- History of physical, emotional, or sexual abuse or neglect by the applicant.
- Any other aspect that is important to the child’s best interests.
Grandparents Custody Rights In New Jersey
To begin with grandparents rights in New Jersey you must prove that the child might be injured if your visitation request is granted. This is known as the “burden of proof.” Judges will look at any relevant evidence to see if the kid would be injured if the court-ordered time is not followed, including but not limited to:
- The death of one of their parents.
- Changes in the child’s household during or after the parents’ divorce or separation significantly impact the child’s life.
- A long-standing relationship between grandparents and grandchildren.
- The youngster would suffer specific psychological impairment, according to expert testimony.
Then, using any applicable evidence, you must show that spending time with you is in your grandchild’s best interests, including but not limited to:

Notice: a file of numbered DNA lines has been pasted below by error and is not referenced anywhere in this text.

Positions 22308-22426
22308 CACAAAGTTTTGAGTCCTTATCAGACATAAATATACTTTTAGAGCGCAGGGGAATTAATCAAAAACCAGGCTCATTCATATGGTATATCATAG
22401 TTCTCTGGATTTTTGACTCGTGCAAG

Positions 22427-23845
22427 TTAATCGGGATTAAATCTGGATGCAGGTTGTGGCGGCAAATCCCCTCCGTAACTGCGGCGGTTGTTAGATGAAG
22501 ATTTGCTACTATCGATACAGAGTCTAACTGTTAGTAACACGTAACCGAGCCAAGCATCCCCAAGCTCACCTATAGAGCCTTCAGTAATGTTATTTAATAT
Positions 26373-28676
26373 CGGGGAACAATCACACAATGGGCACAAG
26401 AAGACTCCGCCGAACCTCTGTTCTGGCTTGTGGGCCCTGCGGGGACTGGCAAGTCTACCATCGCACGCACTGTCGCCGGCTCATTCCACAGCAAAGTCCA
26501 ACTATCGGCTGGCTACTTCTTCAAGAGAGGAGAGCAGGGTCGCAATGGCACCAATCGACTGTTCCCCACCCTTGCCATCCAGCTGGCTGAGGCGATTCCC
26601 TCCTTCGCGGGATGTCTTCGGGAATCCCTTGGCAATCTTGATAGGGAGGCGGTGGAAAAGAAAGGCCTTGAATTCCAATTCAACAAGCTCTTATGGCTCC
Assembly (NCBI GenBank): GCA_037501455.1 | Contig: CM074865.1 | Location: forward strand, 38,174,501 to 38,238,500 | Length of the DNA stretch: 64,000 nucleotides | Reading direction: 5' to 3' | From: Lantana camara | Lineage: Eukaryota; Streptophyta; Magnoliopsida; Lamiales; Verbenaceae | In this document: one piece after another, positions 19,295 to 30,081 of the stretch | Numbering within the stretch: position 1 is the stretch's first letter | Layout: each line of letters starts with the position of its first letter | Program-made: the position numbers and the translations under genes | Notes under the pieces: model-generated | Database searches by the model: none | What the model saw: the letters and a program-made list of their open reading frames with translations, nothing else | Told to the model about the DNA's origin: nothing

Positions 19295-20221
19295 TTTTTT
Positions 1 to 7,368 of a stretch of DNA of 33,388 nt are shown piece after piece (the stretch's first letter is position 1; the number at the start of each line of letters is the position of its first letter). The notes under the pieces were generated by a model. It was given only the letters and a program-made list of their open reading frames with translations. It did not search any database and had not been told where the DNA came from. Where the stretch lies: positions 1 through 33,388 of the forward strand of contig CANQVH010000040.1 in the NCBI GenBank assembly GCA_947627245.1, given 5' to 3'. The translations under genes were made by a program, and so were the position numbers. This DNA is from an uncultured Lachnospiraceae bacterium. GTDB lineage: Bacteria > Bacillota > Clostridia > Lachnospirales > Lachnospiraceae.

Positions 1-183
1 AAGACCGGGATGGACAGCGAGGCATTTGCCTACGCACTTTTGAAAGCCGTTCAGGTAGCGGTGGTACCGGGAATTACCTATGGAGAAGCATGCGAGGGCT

- Your child’s relationship with you.
- Your relationship with the parents of the child.
- The amount of time it’s been since you’ve seen the child.
- If the proposed time is allowed, what effect will it have on the child’s connection with his or her parent(s)?
- The visitation schedule of the parents (if they are divorced).
- Your justifications for requesting a visit.
- Any history of sexual or physical abuse by you or the child’s parent(s), as well as any other issue, is affecting the child’s best interests.
- If you have previously cared for the kid full-time, the court will consider your proposed visits to be in the child’s best interests.